vocabulary is just as important when you’re operating off the cuff
as when your remarks are pre-planned – instead of hemming and hawing,
searching for the right words to say, you can express yourself forcefully
and with confidence.
your powers of persuasion. It’s hard to get people interested
in an idea – whether a tangible product, a business pitch, or a
piece of philosophy — and convince them of it unless you 1)
understand it inside and out yourself, and 2) can describe it to
others in an engaging way (see the two points above). Repeating
the same word over and over again (“I’ve got this cool idea. See,
it’s got this cool wheel here and then this really cool axle stick
outs…”) is going to have the eyes of your audience quickly glazing
over. It certainly won’t help you sell them on something, or on
yourself — issuing banalities in a job interview (“I’m a hard
worker and a people person!”) won’t do anything to set you apart
from the myriad of other hard working, people-pleasing candidates.
you make a good impression on others. How articulate you
are constitutes a big part of the impression you make on others.
Based on the vocabulary you use, people will make judgments about
your socioeconomic background, education, occupation, and the stimulation
and demands of your everyday life (a stay-at-home mom sometimes
starts using baby language when talking with adults, while a professor
may drop very academic terms into casual conversation).
It’s not a
particularly unfair judgment to make. Your schooling, circle of
friends, job, and reading habits do have a direct and considerable
effect on your vocabulary. But that doesn’t mean that if you’re
a construction worker or don’t have many years of schooling, that
a sizable vocabulary is out of reach. Building your vocabulary is
a very egalitarian pursuit: anybody can do it, and can start anytime.
Malcolm X serves
as a great example of this, and many of the above points as well.
His formal education ended in junior high, and as a young man he
fell into a life of crime and was eventually arrested and put in
prison for burglary.
As he recalled
autobiography, behind bars X (then named Malcolm Little), came
under the mentorship of a fellow prisoner, whose self-education
Little envied, and who motivated him to get some “homemade education”
particularly frustrated that he was unable “to express what I wanted
to convey in letters that I wrote…In the street, I had been the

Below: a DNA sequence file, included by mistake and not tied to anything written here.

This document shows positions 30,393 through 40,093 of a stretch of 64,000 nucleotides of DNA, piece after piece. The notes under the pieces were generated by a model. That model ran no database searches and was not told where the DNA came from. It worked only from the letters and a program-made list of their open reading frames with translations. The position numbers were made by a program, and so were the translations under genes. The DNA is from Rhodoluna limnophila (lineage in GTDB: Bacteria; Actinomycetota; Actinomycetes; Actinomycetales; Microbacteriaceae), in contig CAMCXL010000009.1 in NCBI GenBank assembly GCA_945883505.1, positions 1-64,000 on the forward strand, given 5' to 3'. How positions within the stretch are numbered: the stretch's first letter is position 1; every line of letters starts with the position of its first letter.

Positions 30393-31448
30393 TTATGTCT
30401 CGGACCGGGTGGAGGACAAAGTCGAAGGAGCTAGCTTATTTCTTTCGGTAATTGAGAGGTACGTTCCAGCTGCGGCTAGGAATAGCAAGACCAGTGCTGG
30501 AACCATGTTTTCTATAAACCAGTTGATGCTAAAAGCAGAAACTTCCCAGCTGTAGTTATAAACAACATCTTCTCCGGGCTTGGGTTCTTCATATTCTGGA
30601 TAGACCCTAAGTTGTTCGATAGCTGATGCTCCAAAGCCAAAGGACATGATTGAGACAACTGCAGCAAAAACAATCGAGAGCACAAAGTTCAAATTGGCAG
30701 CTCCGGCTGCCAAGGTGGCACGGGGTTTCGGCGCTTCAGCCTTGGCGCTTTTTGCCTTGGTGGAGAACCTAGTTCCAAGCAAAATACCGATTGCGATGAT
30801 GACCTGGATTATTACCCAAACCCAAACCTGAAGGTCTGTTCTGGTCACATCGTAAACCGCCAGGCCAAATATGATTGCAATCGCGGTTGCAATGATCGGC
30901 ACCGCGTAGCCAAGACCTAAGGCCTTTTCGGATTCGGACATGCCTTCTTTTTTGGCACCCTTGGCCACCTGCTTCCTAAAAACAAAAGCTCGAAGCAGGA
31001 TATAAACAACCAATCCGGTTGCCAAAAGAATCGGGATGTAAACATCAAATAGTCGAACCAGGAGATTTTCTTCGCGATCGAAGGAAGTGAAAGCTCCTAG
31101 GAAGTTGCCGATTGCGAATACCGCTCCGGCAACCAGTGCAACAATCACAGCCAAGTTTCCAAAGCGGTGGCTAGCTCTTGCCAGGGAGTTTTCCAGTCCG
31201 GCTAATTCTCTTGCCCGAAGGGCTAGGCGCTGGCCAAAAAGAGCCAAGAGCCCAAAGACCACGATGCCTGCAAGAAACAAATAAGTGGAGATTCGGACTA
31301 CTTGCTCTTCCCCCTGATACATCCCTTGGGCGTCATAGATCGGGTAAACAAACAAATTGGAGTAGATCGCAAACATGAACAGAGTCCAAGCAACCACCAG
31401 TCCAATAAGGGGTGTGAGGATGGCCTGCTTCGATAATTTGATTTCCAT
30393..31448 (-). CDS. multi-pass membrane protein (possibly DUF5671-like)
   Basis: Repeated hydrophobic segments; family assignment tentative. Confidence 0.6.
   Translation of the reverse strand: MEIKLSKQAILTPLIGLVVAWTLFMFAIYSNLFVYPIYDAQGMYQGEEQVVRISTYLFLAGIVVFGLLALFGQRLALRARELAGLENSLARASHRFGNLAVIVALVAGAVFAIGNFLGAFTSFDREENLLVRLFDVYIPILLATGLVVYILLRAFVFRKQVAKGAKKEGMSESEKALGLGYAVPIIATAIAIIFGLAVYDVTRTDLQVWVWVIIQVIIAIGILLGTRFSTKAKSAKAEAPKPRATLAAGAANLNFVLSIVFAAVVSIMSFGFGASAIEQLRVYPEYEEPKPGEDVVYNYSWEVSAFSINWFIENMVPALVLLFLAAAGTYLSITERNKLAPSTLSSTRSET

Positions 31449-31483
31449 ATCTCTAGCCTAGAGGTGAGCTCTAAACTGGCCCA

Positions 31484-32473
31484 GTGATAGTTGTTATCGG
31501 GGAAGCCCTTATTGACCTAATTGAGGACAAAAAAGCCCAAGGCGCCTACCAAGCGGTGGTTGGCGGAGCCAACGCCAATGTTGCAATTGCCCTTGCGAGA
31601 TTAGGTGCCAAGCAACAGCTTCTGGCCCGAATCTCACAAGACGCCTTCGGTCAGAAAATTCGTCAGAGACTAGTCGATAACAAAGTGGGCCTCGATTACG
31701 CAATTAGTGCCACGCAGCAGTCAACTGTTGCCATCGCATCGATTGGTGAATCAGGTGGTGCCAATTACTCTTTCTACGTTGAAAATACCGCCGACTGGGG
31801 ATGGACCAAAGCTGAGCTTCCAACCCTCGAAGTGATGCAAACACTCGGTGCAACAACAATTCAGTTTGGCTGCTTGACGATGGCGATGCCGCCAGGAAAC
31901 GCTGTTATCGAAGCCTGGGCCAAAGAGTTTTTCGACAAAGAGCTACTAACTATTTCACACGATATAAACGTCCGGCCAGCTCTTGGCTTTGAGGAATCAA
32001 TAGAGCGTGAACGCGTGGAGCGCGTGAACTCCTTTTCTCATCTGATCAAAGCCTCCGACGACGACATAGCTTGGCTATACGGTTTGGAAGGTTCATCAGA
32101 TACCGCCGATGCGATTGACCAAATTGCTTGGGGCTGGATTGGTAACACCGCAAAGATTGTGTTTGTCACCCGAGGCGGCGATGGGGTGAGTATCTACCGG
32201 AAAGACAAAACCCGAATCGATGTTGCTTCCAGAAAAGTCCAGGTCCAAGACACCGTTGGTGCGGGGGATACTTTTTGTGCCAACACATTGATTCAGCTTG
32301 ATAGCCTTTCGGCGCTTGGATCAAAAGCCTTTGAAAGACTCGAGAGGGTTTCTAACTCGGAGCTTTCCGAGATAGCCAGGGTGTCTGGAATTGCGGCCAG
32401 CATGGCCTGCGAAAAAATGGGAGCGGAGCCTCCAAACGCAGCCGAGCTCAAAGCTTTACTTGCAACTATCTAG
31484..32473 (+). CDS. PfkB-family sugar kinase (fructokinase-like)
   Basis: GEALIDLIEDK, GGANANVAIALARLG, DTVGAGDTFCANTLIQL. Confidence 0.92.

most articulate hustler out there — I had commanded attention
when I said something. But now, trying to write simple English,
I not only wasn’t articulate, I wasn’t even functional.”
Little was also vexed by his difficulty in reading: “Every book
I picked up had few sentences which didn’t contain anywhere
from one to nearly all of the words that might as well have been
in Chinese. When I just skipped those words, of course, I really
ended up with little idea of what the book said.”
He was motivated
to turn this around for himself, and so requested some tablets,
pencils, and a dictionary from the prison. After rifling through
the dictionary’s countless pages, amazed at the number of words
he didn’t know and confused about which he needed to learn, Little
turned to the first page of entries and started slowly and painstakingly
copying each and every one of them by hand, “down to the punctuation
marks.” It took him a whole day to inscribe one page, after which
he read the words back to himself over and over again.
up the next morning “thinking about those words — immensely
proud to realize that not only had I written so much at one time,
but I’d written words that I never knew were in the world.
Moreover, with a little effort, I also could remember what many
of these words meant. I reviewed the words whose meanings I didn’t
the same process over and over again, going page by page through
the dictionary copying every single word, until finally he had copied
the entire tome. This exercise did not take long to bear the prisoner
it was inevitable that as my word-base broadened, I could for the
first time pick up a book and read and now begin to understand what
the book was saying. Anyone who has read a great deal can imagine
the new world that opened.”
a voracious reader, devouring every book the prison library had
to offer. Once he had served out his sentence, his vocabulary studies
transformed him into an articulate speaker, known for his incisive
rhetoric. Even those who didn’t agree with what he had to say were
impressed with how he said it. As he himself recalled, “Many who
today hear me somewhere in person, or on television, or those who
read something I’ve said, will think I went to school far
beyond the eighth grade. This impression is due entirely to my prison
The good news
here is not only that anyone who has the discipline and motivation
to build their vocabulary can succeed, but there’s a much easier
way of doing it than copying down the entire dictionary!
the rest of the article
© 2012 The Art of Manliness